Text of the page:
As early as 1905, President Theodore Roosevelt recognized the need for campaign finance reform and called for legislation to ban corporate contributions for political purposes. In response, Congress enacted several statutes between 1907 and 1966 which, taken together, sought to:
Public funding of federal elections originally proposed by President Roosevelt in 1907 began to take shape in 1971 when Congress set up the income tax checkoff to provide for the financing of Presidential general election campaigns and national party conventions. Amendments to the Internal Revenue Code in 1974 established the matching fund program for Presidential primary campaigns.
The FEC opened its doors in 1975 and administered the first publicly funded Presidential election in 1976.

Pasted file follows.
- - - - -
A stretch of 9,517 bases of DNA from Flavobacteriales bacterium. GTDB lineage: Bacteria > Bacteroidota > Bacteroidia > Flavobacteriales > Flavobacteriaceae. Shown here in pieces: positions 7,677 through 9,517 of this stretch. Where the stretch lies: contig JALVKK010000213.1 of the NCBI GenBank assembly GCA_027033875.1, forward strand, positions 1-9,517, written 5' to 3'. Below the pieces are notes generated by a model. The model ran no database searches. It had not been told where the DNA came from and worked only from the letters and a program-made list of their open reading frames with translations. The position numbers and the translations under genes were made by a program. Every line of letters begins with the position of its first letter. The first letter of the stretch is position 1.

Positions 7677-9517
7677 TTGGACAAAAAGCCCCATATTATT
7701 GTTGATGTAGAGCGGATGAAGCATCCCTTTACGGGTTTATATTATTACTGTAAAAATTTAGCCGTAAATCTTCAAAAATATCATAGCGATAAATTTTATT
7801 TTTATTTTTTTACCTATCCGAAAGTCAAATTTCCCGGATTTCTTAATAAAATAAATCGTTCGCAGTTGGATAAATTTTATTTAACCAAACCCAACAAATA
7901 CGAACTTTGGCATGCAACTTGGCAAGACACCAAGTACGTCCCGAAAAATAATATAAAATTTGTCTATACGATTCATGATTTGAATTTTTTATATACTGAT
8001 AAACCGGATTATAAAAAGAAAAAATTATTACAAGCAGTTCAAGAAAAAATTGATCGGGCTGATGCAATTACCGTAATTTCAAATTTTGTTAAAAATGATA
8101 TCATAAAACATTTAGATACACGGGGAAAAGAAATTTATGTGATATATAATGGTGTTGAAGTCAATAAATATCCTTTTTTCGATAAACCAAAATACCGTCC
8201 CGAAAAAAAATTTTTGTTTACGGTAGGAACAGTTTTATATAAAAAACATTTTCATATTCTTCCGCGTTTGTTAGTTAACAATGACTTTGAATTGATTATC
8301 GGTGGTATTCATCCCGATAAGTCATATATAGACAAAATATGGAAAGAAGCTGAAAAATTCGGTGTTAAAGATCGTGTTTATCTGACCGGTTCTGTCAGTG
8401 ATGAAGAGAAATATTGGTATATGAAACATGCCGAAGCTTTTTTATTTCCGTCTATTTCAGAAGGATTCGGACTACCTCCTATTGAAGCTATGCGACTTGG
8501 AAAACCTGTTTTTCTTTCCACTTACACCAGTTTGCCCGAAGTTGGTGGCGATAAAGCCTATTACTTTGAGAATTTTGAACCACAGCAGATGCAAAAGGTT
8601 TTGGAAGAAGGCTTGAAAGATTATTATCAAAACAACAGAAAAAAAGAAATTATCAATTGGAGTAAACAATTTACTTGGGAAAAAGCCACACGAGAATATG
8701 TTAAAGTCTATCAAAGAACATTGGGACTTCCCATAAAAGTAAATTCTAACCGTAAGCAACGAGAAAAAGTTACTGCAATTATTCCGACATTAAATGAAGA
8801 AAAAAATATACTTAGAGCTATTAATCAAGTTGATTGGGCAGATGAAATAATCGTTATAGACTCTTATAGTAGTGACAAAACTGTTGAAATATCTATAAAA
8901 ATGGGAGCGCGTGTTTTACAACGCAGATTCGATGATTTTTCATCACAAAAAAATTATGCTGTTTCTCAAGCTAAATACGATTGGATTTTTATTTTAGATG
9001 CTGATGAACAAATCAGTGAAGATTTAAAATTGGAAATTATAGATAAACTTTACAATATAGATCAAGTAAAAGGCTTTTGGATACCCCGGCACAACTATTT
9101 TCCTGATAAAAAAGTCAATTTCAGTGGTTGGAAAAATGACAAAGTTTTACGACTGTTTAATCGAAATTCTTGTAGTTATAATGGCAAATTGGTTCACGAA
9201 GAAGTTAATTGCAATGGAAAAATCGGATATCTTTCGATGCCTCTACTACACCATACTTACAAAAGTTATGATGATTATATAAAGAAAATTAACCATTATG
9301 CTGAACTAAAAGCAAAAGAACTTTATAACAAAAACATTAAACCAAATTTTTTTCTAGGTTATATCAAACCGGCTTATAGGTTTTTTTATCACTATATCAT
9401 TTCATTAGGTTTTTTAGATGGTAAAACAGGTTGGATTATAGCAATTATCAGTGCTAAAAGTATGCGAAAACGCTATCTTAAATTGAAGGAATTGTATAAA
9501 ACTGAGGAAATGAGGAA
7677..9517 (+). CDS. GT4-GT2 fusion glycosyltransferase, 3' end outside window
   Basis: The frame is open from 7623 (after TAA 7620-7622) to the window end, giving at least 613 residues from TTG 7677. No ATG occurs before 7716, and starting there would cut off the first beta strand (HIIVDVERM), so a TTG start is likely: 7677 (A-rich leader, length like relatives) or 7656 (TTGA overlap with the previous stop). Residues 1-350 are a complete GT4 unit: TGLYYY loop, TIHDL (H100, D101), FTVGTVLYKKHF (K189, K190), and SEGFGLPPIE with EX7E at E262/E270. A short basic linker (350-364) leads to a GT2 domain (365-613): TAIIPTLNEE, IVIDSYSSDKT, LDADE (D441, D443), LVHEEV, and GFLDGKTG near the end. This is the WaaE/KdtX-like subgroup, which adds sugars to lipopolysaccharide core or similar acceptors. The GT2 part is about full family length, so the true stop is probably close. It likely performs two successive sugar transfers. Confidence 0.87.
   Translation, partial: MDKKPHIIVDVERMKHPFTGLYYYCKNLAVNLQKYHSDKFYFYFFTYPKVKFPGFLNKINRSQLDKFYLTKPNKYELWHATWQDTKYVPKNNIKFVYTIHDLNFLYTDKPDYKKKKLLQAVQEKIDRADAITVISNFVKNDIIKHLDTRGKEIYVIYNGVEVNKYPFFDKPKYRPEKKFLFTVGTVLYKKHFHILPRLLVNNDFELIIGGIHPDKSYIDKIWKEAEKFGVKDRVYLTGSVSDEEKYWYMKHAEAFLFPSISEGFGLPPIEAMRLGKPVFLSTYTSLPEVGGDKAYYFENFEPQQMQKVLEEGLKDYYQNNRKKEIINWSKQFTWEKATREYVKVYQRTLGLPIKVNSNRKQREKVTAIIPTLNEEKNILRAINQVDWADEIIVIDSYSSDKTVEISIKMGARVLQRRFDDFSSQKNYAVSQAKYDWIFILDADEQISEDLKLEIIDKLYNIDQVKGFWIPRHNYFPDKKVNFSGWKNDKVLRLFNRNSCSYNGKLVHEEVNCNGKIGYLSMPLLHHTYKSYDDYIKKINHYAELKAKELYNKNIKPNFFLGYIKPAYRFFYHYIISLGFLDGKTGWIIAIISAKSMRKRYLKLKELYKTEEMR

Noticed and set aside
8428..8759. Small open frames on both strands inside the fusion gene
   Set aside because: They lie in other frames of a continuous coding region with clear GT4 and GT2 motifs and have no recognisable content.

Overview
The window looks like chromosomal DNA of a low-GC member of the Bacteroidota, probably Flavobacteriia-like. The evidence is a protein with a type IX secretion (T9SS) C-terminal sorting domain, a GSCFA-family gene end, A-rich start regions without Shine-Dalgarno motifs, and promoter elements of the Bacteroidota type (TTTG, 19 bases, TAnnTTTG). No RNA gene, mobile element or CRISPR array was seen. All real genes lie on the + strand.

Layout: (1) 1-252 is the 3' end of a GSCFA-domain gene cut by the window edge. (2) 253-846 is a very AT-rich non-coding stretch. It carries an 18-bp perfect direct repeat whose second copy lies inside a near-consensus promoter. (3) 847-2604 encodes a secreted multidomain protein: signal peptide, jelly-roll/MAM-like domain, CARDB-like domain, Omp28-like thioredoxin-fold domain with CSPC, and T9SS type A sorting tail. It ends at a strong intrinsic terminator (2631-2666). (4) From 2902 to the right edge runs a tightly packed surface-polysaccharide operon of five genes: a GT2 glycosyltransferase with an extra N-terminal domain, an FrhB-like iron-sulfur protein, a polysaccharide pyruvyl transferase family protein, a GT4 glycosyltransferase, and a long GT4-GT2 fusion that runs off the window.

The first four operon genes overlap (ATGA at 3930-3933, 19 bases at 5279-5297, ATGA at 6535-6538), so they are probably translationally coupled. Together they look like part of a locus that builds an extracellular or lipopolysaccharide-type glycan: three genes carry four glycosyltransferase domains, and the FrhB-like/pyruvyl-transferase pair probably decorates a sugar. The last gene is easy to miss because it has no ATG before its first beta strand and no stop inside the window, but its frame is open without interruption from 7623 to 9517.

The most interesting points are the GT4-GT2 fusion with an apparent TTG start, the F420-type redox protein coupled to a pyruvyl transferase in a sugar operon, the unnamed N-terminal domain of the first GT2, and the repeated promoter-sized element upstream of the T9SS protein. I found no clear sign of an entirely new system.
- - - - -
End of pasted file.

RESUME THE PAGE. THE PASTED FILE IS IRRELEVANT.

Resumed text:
The FEC has six voting members who serve staggered six-year terms. The Commissioners are appointed by the President with the advice and consent of the U.S. Senate. No more than three Commissioners may belong to the same political party. The Commissioners elect two members each year to act as Chairman and Vice Chairman.
The Commission normally holds a public meeting each week. At this meeting, the Commissioners adopt new regulations, issue advisory opinions, approve audit reports concerning Presidential campaign committees, and take other actions to administer the campaign finance law. In addition, the Commissioners meet regularly in closed sessions to discuss pending enforcement actions, litigation and personnel matters.
Source: Federal Election Commission, http://www.fec.gov, 1998.